If your company has expatriates on assignment or hires local nationals overseas, payroll administration is a complex hurdle you have to confront. You not only need to manage compliance with the US tax laws and employee regulations, but you also have to follow the requirements established by the other countries where your employees reside and work.
You may be able to manage payroll in-house if you have an expert on staff who fully understands in-country specific tax and labor laws along with the consequences of exchange rates on pay. If you decide to tackle international payroll on your own, it’s typically required to register a local office or subsidiary with in-country authorities to meet compliance requirements to legally hire and pay staff locally.
Keep Current on Withholding Requirements and Liabilities
According to attorney Donald C. Dowling, a partner at K&L Gates in New York City, global attorneys tend to suggest a company register an in-country corporate presence, get a local taxpayer ID and place your local employees on the in-country payroll.
In addition to establishing a local presence, you also need to stay up-to-date on withholding requirements and liabilities in all your host countries. Examples of these requirements include:
- Expertise in each country’s wage and hour labor laws
- Inhabitant taxes in countries like Japan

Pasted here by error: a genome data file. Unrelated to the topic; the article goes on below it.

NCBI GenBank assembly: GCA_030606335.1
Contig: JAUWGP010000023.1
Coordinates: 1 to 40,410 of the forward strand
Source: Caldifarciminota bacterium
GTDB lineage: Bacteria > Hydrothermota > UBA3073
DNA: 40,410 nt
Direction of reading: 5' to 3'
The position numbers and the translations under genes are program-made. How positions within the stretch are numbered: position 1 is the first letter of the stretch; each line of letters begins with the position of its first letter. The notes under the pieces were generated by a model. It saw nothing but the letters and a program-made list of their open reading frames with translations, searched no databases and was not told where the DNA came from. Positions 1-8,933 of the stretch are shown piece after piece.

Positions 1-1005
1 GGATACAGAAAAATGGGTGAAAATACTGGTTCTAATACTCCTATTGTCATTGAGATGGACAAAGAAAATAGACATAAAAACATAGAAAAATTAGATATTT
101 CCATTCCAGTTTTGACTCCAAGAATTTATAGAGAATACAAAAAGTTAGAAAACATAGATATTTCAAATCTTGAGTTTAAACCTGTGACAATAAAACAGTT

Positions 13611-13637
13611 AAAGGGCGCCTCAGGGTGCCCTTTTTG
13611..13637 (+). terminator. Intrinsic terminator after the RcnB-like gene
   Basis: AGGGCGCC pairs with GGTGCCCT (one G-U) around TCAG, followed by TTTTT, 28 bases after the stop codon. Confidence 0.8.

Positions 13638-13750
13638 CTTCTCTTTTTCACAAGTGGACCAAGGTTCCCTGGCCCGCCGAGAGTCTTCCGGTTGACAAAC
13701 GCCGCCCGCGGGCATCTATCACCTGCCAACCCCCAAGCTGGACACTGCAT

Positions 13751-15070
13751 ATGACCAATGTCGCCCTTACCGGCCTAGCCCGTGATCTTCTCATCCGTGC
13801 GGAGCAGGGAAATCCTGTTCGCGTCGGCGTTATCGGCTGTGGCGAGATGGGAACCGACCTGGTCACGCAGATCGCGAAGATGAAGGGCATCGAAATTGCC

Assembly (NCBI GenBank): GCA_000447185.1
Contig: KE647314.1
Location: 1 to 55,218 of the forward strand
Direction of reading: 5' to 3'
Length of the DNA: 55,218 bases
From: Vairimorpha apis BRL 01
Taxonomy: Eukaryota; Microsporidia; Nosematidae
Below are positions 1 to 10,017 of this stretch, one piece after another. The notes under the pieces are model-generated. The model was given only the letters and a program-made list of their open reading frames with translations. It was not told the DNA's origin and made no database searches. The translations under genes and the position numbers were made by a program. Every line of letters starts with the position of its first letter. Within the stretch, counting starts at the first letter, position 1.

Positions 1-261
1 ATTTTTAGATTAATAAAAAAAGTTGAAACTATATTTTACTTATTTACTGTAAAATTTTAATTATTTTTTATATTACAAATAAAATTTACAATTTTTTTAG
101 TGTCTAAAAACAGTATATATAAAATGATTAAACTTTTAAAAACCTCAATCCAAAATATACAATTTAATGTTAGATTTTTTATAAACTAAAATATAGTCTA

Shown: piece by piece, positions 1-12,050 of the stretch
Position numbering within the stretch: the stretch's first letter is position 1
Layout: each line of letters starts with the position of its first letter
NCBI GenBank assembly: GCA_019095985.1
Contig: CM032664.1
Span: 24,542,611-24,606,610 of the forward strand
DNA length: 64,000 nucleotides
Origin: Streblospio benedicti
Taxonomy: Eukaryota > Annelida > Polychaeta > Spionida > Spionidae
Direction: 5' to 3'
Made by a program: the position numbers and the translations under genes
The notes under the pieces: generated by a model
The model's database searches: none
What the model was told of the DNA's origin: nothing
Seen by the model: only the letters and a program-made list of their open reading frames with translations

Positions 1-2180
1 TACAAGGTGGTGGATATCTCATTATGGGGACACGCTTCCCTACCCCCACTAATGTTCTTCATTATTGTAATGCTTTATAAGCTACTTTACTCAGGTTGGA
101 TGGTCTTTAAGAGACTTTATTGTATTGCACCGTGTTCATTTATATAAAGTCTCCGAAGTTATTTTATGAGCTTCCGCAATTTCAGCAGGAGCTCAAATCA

- Contributions local pension plans
- Social insurance contributions in countries like Switzerland
- Overtime restrictions
- Holiday bonuses
- Exchange rates for each country
- Nationalized health program contributions
- Required annual bonuses
- Contractor versus full-time employee requirements
Outsourcing International Payroll Administration
Monitoring these requirements can easily become a full-time job, which may not be realistic for your already busy team. If you do not have the in-house resources to manage these tasks, you need to outsource payroll. You can hire an in-country firm to run your international payroll and compliance for local employees or hire an organization such as Velocity Global.
Our services are a great option if you’re testing the waters with a smaller team overseas. Managing international payroll services on your own is timely and costly and it may not be worth the investment if your team has less than 100 employees. Plus, if you do not have to use a service like Velocity Global, you need to open a foreign bank account, and that is a daunting process filled with many restrictions.
An international payroll service like ours manages every aspect of compensating for your supported employees through a centralized service and is available in 170 countries. You work with one point of contact and maintain compliance without the stress of juggling the requirements within your headquarters. If you need any advice on international expansion, contact us!